# Examples

To execute the examples shown in this vignette, load the package:

library(chronochrt)

## Examples

This vignette demonstrates examples of chronological datasets which have been compiled from the literature. They are included in the package (see first example) or alternatively can be downloaded here.

### Examples 1: Chonological table

This example illustrates the main purpose of the package: facilitating the hassle free drawing of chronological tables. Many archaeological cultures have competing chronological systems or temporal shifts in their sub-groups and/or spatial distributions. This example highlights regional chronological differences of the Urnfield Culture and the phases are an extract of a table presented by St. Knöpke (2009, p. 15).

# Data from St. Knöpke, Der urnenfelderzeitliche Männerfriedhof von Neckarsulm.
# Konrad Theiss Verlag (Stuttgart 2009), p. 15.
UC_Chronology <- import_chron(path = "ex_urnfield_periods.xlsx",
"Region", "Name", "Start", "End", "Level")

To access it directly from the package, use

UC_Chronology <- import_chron(path = system.file("extdata/ex_urnfield_periods.xlsx", package = 'chronochrt'),
"Region", "Name", "Start", "End", "Level")

Then, create the chronological chart by:

 plot_chronochrt(UC_Chronology,
axis_title = "BCE",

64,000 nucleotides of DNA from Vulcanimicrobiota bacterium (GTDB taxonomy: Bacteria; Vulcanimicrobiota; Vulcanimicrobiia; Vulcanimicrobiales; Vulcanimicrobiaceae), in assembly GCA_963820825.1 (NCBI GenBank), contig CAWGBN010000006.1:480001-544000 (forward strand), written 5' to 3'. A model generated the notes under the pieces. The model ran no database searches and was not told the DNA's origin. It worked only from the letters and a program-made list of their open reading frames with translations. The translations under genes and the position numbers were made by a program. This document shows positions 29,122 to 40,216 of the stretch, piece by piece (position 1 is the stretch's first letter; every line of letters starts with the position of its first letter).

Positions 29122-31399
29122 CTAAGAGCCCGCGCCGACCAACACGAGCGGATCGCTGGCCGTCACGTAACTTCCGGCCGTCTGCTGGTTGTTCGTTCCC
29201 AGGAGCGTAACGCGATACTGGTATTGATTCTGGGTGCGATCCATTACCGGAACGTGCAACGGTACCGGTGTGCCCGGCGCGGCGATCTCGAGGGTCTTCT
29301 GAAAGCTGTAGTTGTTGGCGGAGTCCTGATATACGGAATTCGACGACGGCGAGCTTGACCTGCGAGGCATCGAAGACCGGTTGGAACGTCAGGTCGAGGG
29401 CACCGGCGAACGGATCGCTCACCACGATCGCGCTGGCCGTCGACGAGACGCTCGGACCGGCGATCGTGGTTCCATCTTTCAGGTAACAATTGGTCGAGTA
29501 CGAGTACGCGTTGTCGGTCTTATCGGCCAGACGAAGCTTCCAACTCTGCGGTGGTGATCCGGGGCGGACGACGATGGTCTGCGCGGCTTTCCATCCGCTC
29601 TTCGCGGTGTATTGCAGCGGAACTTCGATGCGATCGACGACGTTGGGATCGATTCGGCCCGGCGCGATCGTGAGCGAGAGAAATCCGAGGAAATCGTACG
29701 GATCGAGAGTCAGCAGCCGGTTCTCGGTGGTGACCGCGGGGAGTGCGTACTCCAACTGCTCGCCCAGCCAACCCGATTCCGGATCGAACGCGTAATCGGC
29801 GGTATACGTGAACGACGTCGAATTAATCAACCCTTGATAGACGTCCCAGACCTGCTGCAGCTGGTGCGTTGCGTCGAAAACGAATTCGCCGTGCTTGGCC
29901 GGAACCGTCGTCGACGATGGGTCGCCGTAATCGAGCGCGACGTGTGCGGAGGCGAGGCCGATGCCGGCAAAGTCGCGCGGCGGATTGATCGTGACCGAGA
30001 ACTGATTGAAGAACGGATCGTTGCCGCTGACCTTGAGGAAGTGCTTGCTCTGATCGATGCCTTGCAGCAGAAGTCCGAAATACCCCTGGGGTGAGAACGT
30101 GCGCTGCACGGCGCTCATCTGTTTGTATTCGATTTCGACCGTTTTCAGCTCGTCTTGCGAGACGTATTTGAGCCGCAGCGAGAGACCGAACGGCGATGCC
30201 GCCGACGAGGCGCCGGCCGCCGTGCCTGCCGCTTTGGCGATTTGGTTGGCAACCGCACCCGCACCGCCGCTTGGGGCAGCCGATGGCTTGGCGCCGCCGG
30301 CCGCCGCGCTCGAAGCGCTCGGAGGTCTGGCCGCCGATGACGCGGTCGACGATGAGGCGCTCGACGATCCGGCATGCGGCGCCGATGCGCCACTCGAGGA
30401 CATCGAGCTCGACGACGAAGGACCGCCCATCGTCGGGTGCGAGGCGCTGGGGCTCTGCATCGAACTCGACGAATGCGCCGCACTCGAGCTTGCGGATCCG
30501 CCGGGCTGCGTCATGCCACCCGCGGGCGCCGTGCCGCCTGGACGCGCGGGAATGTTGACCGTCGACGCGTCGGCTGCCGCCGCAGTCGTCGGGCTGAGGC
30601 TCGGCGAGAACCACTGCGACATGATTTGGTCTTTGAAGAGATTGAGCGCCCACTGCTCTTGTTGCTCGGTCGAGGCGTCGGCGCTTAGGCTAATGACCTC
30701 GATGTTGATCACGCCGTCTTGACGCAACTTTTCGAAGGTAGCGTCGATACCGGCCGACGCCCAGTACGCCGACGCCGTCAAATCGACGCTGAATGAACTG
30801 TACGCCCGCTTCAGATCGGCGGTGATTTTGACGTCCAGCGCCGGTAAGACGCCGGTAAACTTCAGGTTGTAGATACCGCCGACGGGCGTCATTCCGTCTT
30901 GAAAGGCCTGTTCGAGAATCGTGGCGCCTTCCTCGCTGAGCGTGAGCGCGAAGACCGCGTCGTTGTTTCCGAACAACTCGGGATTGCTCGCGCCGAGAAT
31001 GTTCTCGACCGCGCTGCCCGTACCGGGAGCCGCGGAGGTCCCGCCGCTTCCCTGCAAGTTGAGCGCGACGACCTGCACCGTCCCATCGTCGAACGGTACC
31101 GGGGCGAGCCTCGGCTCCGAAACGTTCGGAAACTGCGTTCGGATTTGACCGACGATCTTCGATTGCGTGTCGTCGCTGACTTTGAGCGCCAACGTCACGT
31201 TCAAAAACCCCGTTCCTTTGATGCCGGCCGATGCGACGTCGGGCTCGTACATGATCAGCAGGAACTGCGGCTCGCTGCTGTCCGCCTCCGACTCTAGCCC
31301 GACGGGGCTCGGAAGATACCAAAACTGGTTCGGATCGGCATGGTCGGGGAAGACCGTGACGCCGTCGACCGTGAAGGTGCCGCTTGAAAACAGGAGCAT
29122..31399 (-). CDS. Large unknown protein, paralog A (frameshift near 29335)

size_text = 4,
line_break = 22,
filename = "UC-Chronology.png", plot_dim = c(16, 10, "cm"))

And that’s it! Because a file name as well as physical dimensions were provided, the chart would be saved right away as “UC-Chronology.png” in your working directory, with the specified size of 16x10 cm when running the code. It would look like this:

 plot_chronochrt(UC_Chronology,
axis_title = "BCE",
size_text = 4,
line_break = 22)

### Example 2: Occupation phases and other data

Additionally, the package can be used to display any kind of temporal information. The following example ‒ whilst being very circumstantial in connections of the data ‒ highlights how different types of temporal data can be merged. This dataset is partially based on the cemetery data of the Wellcome Osteological Research Database (https://www.museumoflondon.org.uk/collections/other-collection-databases-and-libraries/centre-human-bioarchaeology/osteological-database) as well as general information for the labels. According to place of burial - during this time a partial indicator of socio-economic status - some cemeteries were placed in groups (the region). Their occupation phases were entered through the start and end arguments. Further, the death numbers of major plague events were added as a separate region.

Again, the first step is to load the chronological dataset:

London_cemeteries <- import_chron(path = "ex_London_cem.xlsx", package = 'ChronochRt'),
"Region", "Name", "Start", "End", "Level")

Then add some labels, e.g. ‘12.04.1665 - The “Great Plague of London” begins’ as well as some numbers from London’s plague mortality bills and other interesting facts via the following code in different parts of the plot:

London_labels <-add_label_text(region = "low socio-economic status",
year = 1665,
label = "12.04.1665:\n The \"Great Plague of London\"\n begins",
position = 1.98,
new = TRUE) %>%
year = c(1559, 1660, 1670),
label = c("1559: Coronation of Elizabeth I ", "1664: Sighting of a bright comet", "1666: Great Fire of London"),
position = 1.98,
new =  FALSE) %>%
new =  FALSE) 
 plot_chronochrt(data = London_cemeteries,
color_line = "grey55")